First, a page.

Dancing for the Xingu River

Dancing for the Xingu River

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John Ahni Schertow
January 17, 2009
 

There was an historic gathering in Brazil last year, the “Xingu Forever Alive” Encounter, which brought together Indigenous Peoples and allies to reject hydro development plans on the Xingu River.

You may recall reading about an incident during the encounter, where an indigenous woman cut the arm of an Electrobras official with her machete.

Historic in its own right, the exact same thing happened in 1989, the last time Indigenous People from the Xingu Basin gathered to reject hydro development on the river.

A few hours after the incident, on May 20, 2008, “a local news station reported that Mr. Rezende, the Electrobras official, was sent to the hospital and received 6 stitches from the wound he received on his arm,” explains a report by the Rainforest Action Network (RAN). “People cheered! Then the station ran an interview of a FUNAI (Bureau of Indian Affairs) official who denounced the ‘attack’ and said that ‘the Indians would be held accountable’. People began yelling and chanting in anger.”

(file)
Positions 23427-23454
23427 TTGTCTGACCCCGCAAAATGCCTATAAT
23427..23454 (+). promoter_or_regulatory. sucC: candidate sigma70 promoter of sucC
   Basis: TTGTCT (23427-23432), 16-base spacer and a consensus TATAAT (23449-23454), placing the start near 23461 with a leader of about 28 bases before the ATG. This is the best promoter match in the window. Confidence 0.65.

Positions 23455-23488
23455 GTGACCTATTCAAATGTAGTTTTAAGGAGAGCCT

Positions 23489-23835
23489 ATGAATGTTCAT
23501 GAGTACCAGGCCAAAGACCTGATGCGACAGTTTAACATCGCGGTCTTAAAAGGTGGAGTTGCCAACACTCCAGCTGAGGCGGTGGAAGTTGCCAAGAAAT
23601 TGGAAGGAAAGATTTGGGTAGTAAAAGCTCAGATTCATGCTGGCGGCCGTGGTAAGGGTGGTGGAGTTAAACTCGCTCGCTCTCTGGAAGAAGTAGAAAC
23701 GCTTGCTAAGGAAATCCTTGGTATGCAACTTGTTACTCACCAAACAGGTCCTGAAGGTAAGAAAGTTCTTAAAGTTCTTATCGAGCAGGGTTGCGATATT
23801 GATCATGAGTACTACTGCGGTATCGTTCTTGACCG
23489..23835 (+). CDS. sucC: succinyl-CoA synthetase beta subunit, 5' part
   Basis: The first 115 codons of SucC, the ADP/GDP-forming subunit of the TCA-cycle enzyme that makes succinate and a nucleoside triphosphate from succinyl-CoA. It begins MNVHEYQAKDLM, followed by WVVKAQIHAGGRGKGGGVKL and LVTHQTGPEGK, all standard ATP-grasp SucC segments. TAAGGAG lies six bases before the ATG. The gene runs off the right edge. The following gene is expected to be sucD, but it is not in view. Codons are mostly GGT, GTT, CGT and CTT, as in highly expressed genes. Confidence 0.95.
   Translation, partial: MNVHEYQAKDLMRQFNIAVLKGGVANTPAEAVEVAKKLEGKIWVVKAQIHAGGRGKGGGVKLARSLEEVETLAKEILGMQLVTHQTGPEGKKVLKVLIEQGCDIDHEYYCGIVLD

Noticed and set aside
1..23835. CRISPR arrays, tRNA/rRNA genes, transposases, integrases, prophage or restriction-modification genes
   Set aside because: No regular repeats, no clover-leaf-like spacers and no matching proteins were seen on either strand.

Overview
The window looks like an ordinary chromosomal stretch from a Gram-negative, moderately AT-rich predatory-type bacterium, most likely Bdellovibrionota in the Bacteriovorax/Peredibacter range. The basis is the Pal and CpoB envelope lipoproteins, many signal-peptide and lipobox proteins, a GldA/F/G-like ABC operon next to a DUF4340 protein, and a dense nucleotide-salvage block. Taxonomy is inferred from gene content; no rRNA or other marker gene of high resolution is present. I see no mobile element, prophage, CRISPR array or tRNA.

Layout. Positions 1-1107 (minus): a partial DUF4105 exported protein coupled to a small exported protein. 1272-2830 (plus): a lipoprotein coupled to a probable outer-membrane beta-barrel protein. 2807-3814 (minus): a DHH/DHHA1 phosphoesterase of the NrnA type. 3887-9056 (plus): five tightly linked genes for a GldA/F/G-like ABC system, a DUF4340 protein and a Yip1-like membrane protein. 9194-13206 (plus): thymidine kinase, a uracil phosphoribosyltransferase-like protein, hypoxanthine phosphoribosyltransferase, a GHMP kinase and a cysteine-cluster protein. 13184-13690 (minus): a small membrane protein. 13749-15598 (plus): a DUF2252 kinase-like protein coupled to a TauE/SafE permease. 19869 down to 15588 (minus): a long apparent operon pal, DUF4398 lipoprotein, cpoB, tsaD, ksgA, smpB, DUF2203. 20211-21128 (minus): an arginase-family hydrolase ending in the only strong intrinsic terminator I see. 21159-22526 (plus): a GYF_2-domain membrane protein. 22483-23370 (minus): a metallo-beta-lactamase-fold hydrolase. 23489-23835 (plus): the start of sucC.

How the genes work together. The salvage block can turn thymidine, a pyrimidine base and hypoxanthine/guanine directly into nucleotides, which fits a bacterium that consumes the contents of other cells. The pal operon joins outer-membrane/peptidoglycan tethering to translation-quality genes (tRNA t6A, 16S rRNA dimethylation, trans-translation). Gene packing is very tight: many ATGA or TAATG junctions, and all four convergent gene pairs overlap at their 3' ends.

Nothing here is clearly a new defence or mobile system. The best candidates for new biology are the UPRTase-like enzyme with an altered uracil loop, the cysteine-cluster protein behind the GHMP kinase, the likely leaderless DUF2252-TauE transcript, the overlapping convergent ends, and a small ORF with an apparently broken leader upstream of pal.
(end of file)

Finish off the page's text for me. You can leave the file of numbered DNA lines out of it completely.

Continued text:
Then, the Kayapo stood up and began to chant war songs and dance, which soon inspired the Kamaiura, Kaiabi, Suia, Kuikuro, Xavante and every other tribe that that was there to join in.

The dance lasted for hours — marking yet another historic moment for the Xingu Encounter.

It was perhaps the most important of all, because a number of these tribes have been at war with one another — but rather than restrict themselves by old grudges and differences in cultures and opinions, they unanimously chose to come together for the Xingu River.

It’s something we can all stand to live by: that our differences and our feelings and our opinions and beliefs come second to the needs of the land.

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